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Discussion Starter #1 (Edited)
Hi there,

So a week ago, I ordered my new computer parts.

8700k, that I have OCed with just a modest OC to 4700 CPU, 4400 Cache at 1.24v (Ran Prime95 small test for an hour with no issues)
G.Skill 4133mhz RAM running at that speed
And the Gigabyte Gaming 7 Z370 board.
1080TI @ 2020/6100
My cooling is a Corsair H110 with Noctua Fan upgrades.

So here is where I am having the issue,
My roommate has the EXACT same computer that I built him, except that his ram is G.Skill 3200mhz vs my 4133Mhz model.
He also didn't want me to overclock his computer, so he is running it at stock.
Thing is, he consistently gets better FPS than me in PUBG, Fortnite and R6 (Those are mostly the games we play together.) Yet he plays on a 1440p res, and I play on a 1080p res. Setting are the same for both in games.
I have not been able to figure out why that is.

I ran a 3Dmark test in Spy Extreme and scored a 3421 on the CPU test, but when comparing those results online, most people with my type of system scored around 3750-3850.
Cinebench score single core of 200 and multi-thread of 1411.

I'm not hitting thermal throttle, as my CPU never goes above 80, usually staying around 76C during heavy gameplay.

My question is, did I get a faulty CPU? Or could it be the Motherboard causing this, or the RAM? Should I try running my ram underclocked to 3200 and see if my results improve?
Or should I just send this CPU back while it's still within it's return policy, and just buy a different one, or just upgrade to the 8086k.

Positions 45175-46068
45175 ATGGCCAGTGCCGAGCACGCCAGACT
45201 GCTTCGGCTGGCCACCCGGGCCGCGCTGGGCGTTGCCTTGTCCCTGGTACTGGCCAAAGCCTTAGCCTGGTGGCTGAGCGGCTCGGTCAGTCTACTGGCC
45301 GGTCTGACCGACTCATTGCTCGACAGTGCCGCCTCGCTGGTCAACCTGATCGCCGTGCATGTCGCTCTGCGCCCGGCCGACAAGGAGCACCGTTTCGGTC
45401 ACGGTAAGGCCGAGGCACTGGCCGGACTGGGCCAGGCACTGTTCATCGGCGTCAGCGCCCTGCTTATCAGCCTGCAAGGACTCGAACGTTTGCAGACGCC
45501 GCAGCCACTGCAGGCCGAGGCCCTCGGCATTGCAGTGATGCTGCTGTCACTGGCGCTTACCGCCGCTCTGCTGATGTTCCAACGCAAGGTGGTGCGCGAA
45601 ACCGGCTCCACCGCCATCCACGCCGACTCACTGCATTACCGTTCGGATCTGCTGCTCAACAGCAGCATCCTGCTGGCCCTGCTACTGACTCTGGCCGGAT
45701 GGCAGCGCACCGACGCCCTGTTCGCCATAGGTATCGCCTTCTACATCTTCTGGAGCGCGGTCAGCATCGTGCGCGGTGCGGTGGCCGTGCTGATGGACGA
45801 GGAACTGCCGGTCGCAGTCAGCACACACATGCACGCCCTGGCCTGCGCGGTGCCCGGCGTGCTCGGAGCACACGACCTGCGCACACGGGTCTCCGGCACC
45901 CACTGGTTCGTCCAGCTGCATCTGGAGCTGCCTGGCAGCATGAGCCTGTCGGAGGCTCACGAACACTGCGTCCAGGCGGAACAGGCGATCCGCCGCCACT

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Discussion Starter #2 (Edited)
Just to show the difference in tests, ran a few games in the exact same area with same settings.

PUBG In certain areas my FPS will go down to 100 while my friends stays around 120.

R6 FPS will go down to 150 while looking at a specific spot on the skyrise map, and in the EXACT same spot, my friends FPS is 174 average.
 

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Discussion Starter #5
Check your pcie speed, force it to x16 or x8
It's not a GPU issue, my gpu scores higher than his in every GPU bench we ran.
My CPU however scores below his, despite running at 4.7Ghz on every core, and his runs at 4.3 on every.
 

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Is your ram stable on your board? Maybe try setting it to 3200Mhz and see what happens. While I'm sure your ram is capable of what it is rated for, changing the cache will affect stability as well as the board. Maybe your board doesn't like the ram?